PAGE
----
• Yeah, most of the articles on this emphasize "songwriters", but when you look into the details, it's actually the labels and publishers who get an increased percentage and if someone who actually wrote or performed the song gets any more money it'll mostly be because of the details of their contract after the labels and publishers get their cut. So to call this an increase for "songwriters" is fairly misleading. At best, an increase for rights-holders and music distribution/promotion managers.

  • Let the music industry try to make their own streaming service. I'd love to see the crap that produces.

    • The music industry should closedown the music it sends to Spotify and Pandora.

      Let the streaming industry try to make their own content. I'd love to hear the crap that produces.

      • Let the music industry try to make their own streaming service. I'd love to see the crap that produces.
        Let the streaming industry try to make their own content. I'd love to hear the crap that produces.

        Whoever wins, we lose.

        • The ones who lose are the ones who let these companies be the gatekeepers and tastemakers of music.

          It's hard to get away from them entirely, given that (for example) the majority of radio stations in the country are owned by them, but I do my best. I flip the radio off, plug my phone into my car by 3.5mm cable (no Apple tax either), and listen to whatever MP3s and FLACs I damn well please. Plenty of it's made by people with no industry affiliation I paid directly, or by dead people, or people who have chos
      • See also: Netflix, Hulu, Amazon...

        My prediction, should they try this, is exactly what happened to video streaming services. They would make a modest amount of good quality music that, apart from one or two minor hits, essentially nobody will listen to because it's too niche or only those who use their particular service has a chance to hear it.

      • I think we're already hearing it. But, if you get into the science of it, you'll find that it is what the mainstream user wants.

        As the traditional music industry has lost control, music has been gradually becoming simpler, louder, and more homogenous. Why? Because there is no elitist industry determining what we get to hear for us. The mainstream users are finally getting the upper hand and they don't want to hear what more musically "gifted" people say is good.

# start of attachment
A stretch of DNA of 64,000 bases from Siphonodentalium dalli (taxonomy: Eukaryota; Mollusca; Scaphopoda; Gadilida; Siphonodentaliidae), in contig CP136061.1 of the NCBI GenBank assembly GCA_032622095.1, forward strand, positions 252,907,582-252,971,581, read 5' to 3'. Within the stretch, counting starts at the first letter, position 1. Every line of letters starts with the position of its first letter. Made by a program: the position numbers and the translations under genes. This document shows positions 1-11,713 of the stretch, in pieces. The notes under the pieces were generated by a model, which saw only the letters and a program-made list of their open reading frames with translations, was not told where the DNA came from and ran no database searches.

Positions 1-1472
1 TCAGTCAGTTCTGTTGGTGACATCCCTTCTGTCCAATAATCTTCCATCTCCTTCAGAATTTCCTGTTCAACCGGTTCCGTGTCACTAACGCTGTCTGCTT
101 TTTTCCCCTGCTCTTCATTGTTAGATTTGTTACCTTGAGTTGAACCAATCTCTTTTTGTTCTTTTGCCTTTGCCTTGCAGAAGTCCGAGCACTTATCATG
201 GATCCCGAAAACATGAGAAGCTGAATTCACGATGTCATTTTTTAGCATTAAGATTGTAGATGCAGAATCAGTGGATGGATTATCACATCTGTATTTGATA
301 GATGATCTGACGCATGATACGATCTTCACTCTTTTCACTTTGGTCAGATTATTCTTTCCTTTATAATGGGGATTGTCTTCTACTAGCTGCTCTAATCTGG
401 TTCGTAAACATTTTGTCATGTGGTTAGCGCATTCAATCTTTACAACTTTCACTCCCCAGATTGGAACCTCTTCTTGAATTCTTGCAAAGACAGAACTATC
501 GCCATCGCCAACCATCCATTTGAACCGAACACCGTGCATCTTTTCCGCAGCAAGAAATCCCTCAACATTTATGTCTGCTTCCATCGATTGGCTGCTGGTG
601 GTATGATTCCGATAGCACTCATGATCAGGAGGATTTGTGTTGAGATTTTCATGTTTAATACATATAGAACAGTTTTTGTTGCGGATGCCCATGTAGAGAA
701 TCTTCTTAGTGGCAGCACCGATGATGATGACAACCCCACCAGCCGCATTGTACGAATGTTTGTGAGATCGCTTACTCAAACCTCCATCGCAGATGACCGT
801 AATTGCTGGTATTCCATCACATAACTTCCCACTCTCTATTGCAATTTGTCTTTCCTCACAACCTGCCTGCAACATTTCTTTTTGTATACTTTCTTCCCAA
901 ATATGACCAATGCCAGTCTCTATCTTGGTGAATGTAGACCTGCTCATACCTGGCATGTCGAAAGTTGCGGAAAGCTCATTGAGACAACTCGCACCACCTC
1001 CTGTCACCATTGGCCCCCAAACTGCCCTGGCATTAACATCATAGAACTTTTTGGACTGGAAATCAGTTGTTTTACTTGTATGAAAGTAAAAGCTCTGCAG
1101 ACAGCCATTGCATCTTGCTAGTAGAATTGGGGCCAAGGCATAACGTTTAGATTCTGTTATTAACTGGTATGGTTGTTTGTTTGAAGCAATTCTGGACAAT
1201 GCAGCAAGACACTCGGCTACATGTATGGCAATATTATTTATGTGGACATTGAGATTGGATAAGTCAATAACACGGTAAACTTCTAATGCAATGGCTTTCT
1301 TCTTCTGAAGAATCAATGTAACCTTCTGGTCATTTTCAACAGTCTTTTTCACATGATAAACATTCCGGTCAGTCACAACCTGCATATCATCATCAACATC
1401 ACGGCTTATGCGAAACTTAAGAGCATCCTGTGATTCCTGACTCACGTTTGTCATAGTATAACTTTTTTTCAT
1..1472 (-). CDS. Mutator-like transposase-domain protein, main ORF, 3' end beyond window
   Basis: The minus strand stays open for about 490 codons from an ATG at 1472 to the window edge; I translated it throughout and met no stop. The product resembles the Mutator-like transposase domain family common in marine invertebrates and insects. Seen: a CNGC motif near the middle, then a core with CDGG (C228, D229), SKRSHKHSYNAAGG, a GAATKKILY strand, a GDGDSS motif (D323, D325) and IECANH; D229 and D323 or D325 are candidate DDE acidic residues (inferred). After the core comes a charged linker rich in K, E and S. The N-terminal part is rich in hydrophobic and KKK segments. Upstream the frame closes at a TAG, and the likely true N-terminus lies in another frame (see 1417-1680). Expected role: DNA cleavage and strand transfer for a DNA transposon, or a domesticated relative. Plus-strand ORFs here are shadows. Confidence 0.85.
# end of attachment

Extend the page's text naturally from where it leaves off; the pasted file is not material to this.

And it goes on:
There are many fields or aspects of culture th

        • by Altrag ( 195300 )

          music I pay attention to has been gradually becoming simpler, louder, and more homogenous

          FTFY. More music of all sorts is generated. But without the gatekeepers telling you what you should like, you have to put in the effort to search it out yourself. And frequently as you note, short-term "popular" songs are not the same as long-term "good" songs.

          Of course a lot of the websites don't make it particularly easy. Their algos will certainly take into account the things you've marked as "Like" (or whatever they call it in their system,) but it also takes into account things like "most popular"

  • by Anonymous Coward

    Well, that sounds easy enough to fix.

    • There used to be a time where professions with writing had actual writer training or education. And there existed proofreading and editors so that mistakes were far and few between. Also, I think /. uses a trolling algorithm where they seek low quality writing by design.
  • Money breakdown (Score:5, Informative)

    by Solandri ( 704621 ) on Sunday January 28, 2018 @04:16PM (#56021899)